Truth is, even the crusading doer of good, has on occasions failed the respect campaign, with the most difficult of putting it right by saying, ‘sorry’

  4. Pete on September 24, 2015 at 9:47 pm

    My wife and I watched the FA respect videos a few years ago, which show it from a child’s perspective. They were brilliant and totally changed us. Maybe if it was made compulsory for parents to watch them before they were able to register their kids with a team it might make a difference? Worth a try…

  5. Rosie Butcher on September 24, 2015 at 9:58 pm

    Grassroots teams are folding all over the country mainly due to financial problems. I understand the thinking and reasons behind the respect programe and it has our full support. However there surely must be another way to deal with it rather than charging fines to already struggling teams otherwise there will be no grassroots left for you to worry about !! Grassroots teams have to face a massive annual pitch fee bill from their local councils of around the £1000 a season per team if the FA could somehow help with these costs in some way then maybe they might get more co-operation from players because after all respect has to go both ways .

  6. Rob on September 24, 2015 at 10:16 pm

    I have seen more coaches and managers screaming over the top… then yappy parents join in.

    I think referees, should pause the game, warn the guilty parties. If no improvement, call time and the guilty party is banned from the next 5 matches!

  7. Karl on September 24, 2015 at 10:24 pm

    i would ban parents from touch line….or make them stand 30m back, most of the problems that refs, clubs linesmen,managers and kids have stem from pushy parents that think they know better but never stand up to help..rant over

  8. Alan Baugh on September 24, 2015 at 11:48 pm

    My son is a player and a referee. Some of the disgusting comments he has to put up with, from parents and grandparents of all ages, when refereeing,have to be heard to be believed.
    This happens even down at age group ,under 7,s.
    I must admit it has almost led to blows, on the touchline, when you confront these people over what has been said.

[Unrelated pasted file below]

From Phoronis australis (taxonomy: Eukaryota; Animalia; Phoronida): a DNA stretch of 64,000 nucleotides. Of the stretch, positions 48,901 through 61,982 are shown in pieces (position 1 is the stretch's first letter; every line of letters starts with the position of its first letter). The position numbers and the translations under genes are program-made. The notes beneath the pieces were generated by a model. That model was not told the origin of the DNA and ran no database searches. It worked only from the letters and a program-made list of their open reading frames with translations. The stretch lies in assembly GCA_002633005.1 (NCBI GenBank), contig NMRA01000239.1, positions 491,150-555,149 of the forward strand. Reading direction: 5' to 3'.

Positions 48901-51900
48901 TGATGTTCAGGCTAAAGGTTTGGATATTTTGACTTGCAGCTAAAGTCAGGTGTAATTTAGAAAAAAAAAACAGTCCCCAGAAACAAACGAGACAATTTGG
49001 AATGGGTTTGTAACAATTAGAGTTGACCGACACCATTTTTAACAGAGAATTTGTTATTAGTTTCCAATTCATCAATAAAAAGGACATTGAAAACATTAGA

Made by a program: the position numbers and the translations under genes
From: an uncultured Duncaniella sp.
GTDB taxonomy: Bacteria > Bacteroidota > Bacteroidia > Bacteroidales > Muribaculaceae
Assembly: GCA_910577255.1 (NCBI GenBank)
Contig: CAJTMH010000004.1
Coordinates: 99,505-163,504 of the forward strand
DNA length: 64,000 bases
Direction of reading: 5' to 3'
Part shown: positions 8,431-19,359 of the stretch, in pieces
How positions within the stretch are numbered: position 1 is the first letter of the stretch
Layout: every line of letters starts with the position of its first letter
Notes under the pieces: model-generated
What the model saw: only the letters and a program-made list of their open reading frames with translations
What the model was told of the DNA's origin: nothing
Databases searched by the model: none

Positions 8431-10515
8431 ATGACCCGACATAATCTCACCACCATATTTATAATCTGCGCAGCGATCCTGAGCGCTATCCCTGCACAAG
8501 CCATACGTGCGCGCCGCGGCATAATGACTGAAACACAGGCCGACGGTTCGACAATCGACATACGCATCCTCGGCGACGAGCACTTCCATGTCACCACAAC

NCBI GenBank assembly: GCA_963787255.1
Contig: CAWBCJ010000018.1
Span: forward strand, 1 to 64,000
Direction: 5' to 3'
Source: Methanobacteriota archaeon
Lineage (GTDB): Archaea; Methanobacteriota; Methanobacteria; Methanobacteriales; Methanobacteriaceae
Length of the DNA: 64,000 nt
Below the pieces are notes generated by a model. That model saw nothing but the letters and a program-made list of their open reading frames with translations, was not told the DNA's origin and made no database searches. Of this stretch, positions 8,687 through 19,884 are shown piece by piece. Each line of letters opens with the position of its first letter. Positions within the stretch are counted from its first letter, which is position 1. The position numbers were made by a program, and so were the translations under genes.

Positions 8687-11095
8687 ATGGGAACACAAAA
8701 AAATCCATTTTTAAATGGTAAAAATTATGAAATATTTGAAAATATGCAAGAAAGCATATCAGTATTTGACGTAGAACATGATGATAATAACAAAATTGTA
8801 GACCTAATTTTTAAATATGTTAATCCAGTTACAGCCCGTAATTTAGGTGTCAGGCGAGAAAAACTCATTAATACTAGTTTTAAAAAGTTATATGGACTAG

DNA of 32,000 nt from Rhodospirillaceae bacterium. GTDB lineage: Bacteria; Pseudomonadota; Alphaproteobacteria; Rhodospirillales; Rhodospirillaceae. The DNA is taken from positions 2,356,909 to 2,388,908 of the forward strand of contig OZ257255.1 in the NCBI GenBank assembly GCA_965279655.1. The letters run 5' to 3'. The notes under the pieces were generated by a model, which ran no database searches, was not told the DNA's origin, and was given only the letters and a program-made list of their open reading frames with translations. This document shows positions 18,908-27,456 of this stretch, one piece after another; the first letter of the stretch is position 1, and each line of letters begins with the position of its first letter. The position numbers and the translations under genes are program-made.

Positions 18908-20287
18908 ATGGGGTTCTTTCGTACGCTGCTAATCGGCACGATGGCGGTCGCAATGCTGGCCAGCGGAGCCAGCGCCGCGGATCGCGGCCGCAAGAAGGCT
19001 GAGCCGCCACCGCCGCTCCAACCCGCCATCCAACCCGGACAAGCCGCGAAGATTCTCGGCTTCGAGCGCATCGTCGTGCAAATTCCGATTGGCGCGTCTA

They seem to think it is fair game to insult the referee even though, like there particular child, he has to learn somewhere.

  9. Darrel Conibeer on September 25, 2015 at 4:59 pm

    As a manager the pressure put on us by the parents for the team to win can be quite tough, most of us are only volunteer parents who give up their time to allow the kids to have fun playing football. Children learn from watching their parents behaviour and think this is the way to behave. I am lucky to be part of a club that do not have a ” win at all cost ” approach. Very proud that the team in 2014/2015 season won the U11’s sportsmanship title. When winning becomes more important than enjoyment it will be time to hang up the boots.

  10. Chris Horton on September 26, 2015 at 8:36 am

    2 signs I’ve seen that perhaps could be pointed to if displayed at all youth pitches & sum up the views of many:

    “This is a Game.
    These are Children.
    The coaches are Volunteers.
    The ref is only Human.”
    “Before you moan,
    What are you going to do to help?”

  11. Matt on October 7, 2015 at 3:31 pm

    It is having a positive effect I think. The vast majority of parents in the area where my boys play football are thoroughly onside with the Respect guidelines. Any that go too far are often upbraided by their fellow spectators. This is obviously only based on local experiences though

  12. Chris Gillard on October 15, 2015 at 10:52 pm

    Football players at all levels will not concede that their actions are ever wrong. Witness the Premier player shrug his shoulders look at the ref with a “who me” attitude and a “Can you believe that” facial expression. This behaviour is reflected down to grass roots football.
    The F.A need a serious campaign. “Respect” logos aren’t enough. Metre high posters are required at all grounds.

  13. c mcauley on October 20, 2015 at 1:55 pm

    my relatives live in England and are involved in kids/ youth football and parents not allowed near touchline there are very little problems and coaches are given 1 warning and then told to leave here if parents are abusing ref then the ref shud have the power to go to coach and tell them to tell the parent they must leave line or match wont proceed takes onus off ref and sends warning to both partys and result will go to opposing team as parents must be on the line of their team

  14. andy welch on November 4, 2015 at 4:22 pm

    No its not working. I left coaching end of last season after serious abuse from a parent. After i advised him to stop abusing the oposition and ref. I reported it to my club no action was taken. I was advised by my club they hoped it would blow over. After this input i decided to leave coaching. The team has now disbanded and the club has no team in the later age groups. Thats the real lose. Thats 20 lads no longer playing.

Join the discussion